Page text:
One Narrative Fits All: Dove and “Real Beauty” (The Beheld)
Dove’s ‘real beauty’ sketches ad deserves some praise (The Guardian)
And there are plenty more where that came from if you care to Google.
Hope to see you there!
L-R: Conventional Selfie; “Ugly” Selfie; Totes Fug Selfie.
“Why aren’t you on Instagram, Hachel Rills?” a friend asked me over dinner on Saturday night.
“I’m on enough social media platforms as it is,” I replied. “And I don’t want to have to always be photo-ready. Besides, I’m not a very good photographer.”* But you don’t have to take photographs of yourself, my friend retorted. You can take photographs of your life.
But the truth is, I don’t want my life to always have to be “photo-ready,” either.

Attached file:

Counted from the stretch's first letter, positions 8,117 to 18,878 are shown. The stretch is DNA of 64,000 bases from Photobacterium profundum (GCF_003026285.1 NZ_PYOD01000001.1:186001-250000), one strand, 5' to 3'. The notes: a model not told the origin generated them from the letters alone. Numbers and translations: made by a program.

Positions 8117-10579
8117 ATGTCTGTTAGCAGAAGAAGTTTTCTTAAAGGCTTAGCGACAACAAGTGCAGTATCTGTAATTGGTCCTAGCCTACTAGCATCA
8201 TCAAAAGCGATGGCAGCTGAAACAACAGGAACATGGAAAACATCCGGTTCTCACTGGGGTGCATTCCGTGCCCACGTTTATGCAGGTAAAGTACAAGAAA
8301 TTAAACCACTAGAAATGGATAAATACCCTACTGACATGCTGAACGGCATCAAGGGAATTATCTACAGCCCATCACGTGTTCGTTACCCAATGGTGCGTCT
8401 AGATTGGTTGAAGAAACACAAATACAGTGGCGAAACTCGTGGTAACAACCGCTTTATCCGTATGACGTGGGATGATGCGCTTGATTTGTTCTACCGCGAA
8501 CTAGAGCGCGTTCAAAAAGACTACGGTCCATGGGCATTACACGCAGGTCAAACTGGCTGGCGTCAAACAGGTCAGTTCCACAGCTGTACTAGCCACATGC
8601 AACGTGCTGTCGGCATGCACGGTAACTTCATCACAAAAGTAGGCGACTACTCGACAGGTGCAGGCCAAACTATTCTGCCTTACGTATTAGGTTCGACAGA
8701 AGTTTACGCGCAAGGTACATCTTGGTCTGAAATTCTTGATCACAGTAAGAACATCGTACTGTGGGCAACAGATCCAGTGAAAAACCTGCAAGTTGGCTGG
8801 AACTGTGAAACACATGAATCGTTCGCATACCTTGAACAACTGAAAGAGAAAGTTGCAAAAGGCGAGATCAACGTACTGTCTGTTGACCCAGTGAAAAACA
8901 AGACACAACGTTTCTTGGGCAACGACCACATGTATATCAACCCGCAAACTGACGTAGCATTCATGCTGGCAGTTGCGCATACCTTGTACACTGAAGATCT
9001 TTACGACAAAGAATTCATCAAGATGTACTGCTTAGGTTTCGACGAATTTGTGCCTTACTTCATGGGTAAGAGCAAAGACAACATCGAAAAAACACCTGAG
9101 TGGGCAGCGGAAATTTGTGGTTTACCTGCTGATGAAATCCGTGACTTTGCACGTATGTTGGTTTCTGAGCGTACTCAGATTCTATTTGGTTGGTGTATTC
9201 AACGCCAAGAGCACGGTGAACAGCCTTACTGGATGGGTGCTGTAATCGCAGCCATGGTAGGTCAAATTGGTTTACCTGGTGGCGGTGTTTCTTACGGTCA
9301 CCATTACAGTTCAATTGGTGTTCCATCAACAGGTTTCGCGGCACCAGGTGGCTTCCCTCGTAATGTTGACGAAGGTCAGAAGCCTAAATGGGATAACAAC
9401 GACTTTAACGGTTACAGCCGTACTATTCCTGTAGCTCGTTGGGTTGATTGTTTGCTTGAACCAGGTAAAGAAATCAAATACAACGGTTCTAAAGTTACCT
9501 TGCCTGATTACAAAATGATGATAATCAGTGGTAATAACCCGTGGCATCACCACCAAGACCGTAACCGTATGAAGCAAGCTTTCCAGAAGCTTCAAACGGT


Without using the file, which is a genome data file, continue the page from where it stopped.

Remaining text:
It’s a funny thing, this life on camera. When I’m out interacting with people and getting on with life, I generally feel confident and attractive, like the world is smiling upon me. It’s only when somebody whips a camera out that I become suddenly conscious that my body could be more willowy, my face more beautiful, my outfits more exactingly put together.
The same principle can be applied to my life in general. When I’m living it, it seems beautiful, exciting, something that I’d like to share with the world. When I whip out a camera to actually record it, the colours seem duller and framing all wrong. My life may be awesome, but like most people’s, it lacks the aesthetics of a popular lifestyle blog (or perhaps more accurately, I lack both the will and the investment to make it look like a popular lifestyle blog). And if I was on Instagram, I would free pressure to present it that way 24/7.
It’s something I’ve been thinking about over the past few months. The extent to which the photograph has infiltrated our lives, and how easily self-documentation can turn into self-surveillance. As I wrote in my Cosmo article on iNarcissism a few months back: